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Published 08 March 2024
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13 minutes

How to Start a Baking Business

Starting a baking business means understanding your market, registering your business, understanding food and hygiene rules, and much more. NerdWallet’s five-step guide to setting up a baking business will help you to start your bakery, cafe, or home baking business.

Have you always wanted to make money with your muffins, cash with your crumpets and pounds with your pies? For a passionate baker, starting your own baking business can be a rewarding and exciting experience. 

But where should you start? 

With NerdWallet’s five-step guide, you can learn about the key ingredients every fledgeling bakery needs to get started. It covers legal requirements, budgeting, financing and starting a business from your own home. Read on to learn more. 

Why start a baking business?

  • Work for yourself: Starting your own baking business means you can decide when you work, who you work with and how your business takes shape. This means you can shape your working life around personal commitments such as childcare. 
  • Make money from your hobby: If you have a passion for baking then this could be the perfect avenue for you to spread joy to others. Having your own baking business means more time to refine your skills, create new recipes and enjoy the baking you love. 
  • Bring people together: Cafés and bakeries can become key parts of local communities, either by hosting events or simply providing exciting and unique products.
  • Work from home: If you don’t want to run a customer-facing business, a small-scale commercial bakery can offer the opportunity to work from home.

Start a baking business in 5 steps

1. Research and choose your market

Before starting any business, you will need to conduct market research. This process will allow you to assess your potential customers and competitors, giving you a clear idea of the direction you want to steer your business in.

Use the internet to examine rival companies’ offerings, talk to people in the industry, visit similar companies and find out as much as you can about customer preferences.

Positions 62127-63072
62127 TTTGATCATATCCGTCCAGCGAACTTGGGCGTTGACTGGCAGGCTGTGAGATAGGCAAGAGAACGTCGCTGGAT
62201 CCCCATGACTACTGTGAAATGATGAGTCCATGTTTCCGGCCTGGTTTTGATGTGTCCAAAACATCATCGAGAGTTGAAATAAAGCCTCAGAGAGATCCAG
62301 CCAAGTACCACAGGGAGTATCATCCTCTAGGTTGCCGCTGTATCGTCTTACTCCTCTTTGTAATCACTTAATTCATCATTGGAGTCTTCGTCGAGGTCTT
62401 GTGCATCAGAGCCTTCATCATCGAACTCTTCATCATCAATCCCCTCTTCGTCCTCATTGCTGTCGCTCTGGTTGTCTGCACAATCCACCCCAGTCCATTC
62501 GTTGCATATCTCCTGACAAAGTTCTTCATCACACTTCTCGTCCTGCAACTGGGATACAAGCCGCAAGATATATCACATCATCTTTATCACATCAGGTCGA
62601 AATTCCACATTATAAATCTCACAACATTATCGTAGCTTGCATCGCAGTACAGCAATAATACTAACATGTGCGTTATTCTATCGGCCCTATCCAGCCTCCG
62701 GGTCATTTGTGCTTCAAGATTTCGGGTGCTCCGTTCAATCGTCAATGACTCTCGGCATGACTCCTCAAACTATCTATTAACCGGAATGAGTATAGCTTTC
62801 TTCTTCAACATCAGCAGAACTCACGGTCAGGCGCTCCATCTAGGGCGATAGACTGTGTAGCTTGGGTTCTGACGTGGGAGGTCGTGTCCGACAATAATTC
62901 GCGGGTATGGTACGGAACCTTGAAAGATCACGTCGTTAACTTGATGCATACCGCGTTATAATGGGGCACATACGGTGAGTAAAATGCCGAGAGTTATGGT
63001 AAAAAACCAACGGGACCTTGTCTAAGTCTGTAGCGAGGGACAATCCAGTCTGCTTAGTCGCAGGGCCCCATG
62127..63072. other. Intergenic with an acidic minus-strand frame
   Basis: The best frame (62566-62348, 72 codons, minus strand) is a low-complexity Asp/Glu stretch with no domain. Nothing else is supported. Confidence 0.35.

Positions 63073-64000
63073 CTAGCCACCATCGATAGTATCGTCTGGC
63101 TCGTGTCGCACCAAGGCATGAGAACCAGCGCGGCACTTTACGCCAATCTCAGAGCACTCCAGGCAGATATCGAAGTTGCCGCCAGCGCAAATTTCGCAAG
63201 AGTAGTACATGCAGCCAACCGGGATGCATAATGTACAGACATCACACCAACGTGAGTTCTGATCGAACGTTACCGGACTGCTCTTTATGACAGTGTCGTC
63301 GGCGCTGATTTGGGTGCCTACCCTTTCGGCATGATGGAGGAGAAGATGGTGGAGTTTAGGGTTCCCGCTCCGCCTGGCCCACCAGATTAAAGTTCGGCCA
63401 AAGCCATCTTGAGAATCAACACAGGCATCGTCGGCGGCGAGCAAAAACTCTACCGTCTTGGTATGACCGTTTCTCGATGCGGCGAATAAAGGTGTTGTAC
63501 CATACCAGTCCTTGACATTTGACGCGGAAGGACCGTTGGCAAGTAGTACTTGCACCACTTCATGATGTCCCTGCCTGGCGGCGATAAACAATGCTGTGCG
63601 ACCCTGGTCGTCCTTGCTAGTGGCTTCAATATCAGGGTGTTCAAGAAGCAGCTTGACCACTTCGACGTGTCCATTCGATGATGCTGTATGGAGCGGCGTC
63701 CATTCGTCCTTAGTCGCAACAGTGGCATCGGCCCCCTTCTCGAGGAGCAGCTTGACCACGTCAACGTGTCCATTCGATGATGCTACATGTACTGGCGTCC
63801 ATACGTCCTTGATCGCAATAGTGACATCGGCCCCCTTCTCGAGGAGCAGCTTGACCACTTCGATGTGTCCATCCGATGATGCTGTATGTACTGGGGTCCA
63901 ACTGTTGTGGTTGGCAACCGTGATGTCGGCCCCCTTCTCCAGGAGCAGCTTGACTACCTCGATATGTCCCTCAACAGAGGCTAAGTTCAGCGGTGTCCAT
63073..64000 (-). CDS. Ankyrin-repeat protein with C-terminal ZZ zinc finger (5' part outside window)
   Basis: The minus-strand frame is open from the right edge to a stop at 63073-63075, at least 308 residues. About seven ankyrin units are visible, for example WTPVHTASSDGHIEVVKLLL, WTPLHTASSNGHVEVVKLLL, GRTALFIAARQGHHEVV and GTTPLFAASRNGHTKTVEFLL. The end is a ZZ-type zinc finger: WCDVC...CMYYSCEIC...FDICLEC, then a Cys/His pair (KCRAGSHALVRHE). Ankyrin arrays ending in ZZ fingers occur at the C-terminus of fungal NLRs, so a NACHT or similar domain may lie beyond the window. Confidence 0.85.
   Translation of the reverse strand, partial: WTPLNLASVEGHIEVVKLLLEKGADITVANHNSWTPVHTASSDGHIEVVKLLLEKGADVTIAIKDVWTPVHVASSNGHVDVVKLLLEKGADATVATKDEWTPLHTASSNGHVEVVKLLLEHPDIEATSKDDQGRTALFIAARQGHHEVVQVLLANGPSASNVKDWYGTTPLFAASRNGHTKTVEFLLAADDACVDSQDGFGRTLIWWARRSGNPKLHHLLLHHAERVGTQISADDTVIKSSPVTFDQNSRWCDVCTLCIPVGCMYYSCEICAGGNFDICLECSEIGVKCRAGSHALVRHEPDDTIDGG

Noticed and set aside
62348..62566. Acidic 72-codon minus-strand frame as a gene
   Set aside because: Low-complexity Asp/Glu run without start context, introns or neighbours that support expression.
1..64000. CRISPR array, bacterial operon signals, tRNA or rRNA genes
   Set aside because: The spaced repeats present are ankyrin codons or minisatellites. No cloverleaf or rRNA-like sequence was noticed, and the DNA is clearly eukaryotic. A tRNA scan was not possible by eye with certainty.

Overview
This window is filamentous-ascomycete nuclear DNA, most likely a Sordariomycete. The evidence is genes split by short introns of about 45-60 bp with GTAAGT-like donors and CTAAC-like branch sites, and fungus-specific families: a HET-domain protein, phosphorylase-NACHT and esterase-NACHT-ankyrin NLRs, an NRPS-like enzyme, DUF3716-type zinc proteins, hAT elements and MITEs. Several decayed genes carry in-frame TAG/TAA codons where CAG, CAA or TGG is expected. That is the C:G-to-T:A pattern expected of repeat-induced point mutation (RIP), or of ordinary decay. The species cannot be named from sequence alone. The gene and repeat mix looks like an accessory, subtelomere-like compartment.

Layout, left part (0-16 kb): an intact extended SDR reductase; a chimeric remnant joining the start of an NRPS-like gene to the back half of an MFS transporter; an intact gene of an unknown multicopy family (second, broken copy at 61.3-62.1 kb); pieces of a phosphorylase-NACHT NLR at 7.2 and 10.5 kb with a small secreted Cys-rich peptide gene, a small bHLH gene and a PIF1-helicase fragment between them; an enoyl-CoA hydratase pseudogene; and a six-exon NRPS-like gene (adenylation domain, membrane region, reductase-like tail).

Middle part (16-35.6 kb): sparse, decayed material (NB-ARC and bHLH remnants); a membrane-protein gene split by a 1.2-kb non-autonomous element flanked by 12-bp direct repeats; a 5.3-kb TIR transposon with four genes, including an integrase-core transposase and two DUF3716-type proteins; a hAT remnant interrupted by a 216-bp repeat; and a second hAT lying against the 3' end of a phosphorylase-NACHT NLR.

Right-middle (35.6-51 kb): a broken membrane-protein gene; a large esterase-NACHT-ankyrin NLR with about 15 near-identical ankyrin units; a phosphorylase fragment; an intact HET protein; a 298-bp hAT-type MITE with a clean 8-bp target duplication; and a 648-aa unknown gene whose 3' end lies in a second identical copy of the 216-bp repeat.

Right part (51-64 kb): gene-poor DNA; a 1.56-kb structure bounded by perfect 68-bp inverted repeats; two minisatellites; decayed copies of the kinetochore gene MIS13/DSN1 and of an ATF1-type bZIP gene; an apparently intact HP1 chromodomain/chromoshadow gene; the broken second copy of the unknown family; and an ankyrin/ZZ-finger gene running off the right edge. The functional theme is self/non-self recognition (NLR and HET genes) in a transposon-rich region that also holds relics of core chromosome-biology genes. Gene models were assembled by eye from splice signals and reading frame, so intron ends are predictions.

These are two key questions to keep in mind:

  1. Is my product or service in demand?
  2. Who am I targeting?

After completing your research, use it to help you decide the type of business and product you want to create. Some different types of baking businesses include:

  • Bakery cafe: A bakery cafe gives customers a space to sit and enjoy their food and drink on-site. Challenges associated with this kind of business include finding premises, employing staff, sourcing furniture, decorating the space and offering a broad range of options. For example, while a bakery cafe might offer freshly made cakes, pastries and bread, it might also serve sandwiches, soups and other simple dishes. 
  • Counter service: This is a stripped-back version of the bakery cafe. A counter service bakery will likely need less staff as menus are generally smaller, more specialised and served on a takeaway basis. As with a bakery cafe, creating an attractive atmosphere is essential as you will need to tempt customers in from the street outside. 
  • Commercial bakery: If you want to sell directly to businesses rather than members of the public, starting a commercial bakery could be for you. A commercial baker will win contracts with shops, restaurants, cafes and catering companies, using wholesale deals to bring in a regular and more consistent form of income. There’s also less need to be showy, as you can operate out of a commercial kitchen without the need to worry about attracting passing customers inside, and you will not need front-of-house staff. 

2. Create a budget for your baking business

A business plan and budget are essential for any new business. They will outline how much money you will need at each stage of your journey, as well as the goals and objectives you need to be aiming for. You will likely need a business plan to apply for a loan.

For a detailed guide, read our article on how to write a business plan.

Next, you need to put a budget together. Make sure to account for all one-off and recurring expenses. For a baking business, some important costs to consider include: 

  • Premises: You might be running your baking business from home, but otherwise you need to find premises to rent or buy. These are locations you will use to bake and/or sell your products, so they could include a market stall, a high-street shop or a commercial kitchen.
  • Equipment and furniture: You are probably going to need more than a rolling pin to get started. Fridges, mixers, food processors, ovens, trays, tins and pans can add up and be expensive, so this is a key area to consider. You might also need to source things like tables and chairs for customers to use.
  • Renovations: If you are opening a high street bakery or cafe, investing time and money into creating an attractive storefront and welcoming premises can be key to attracting customers inside.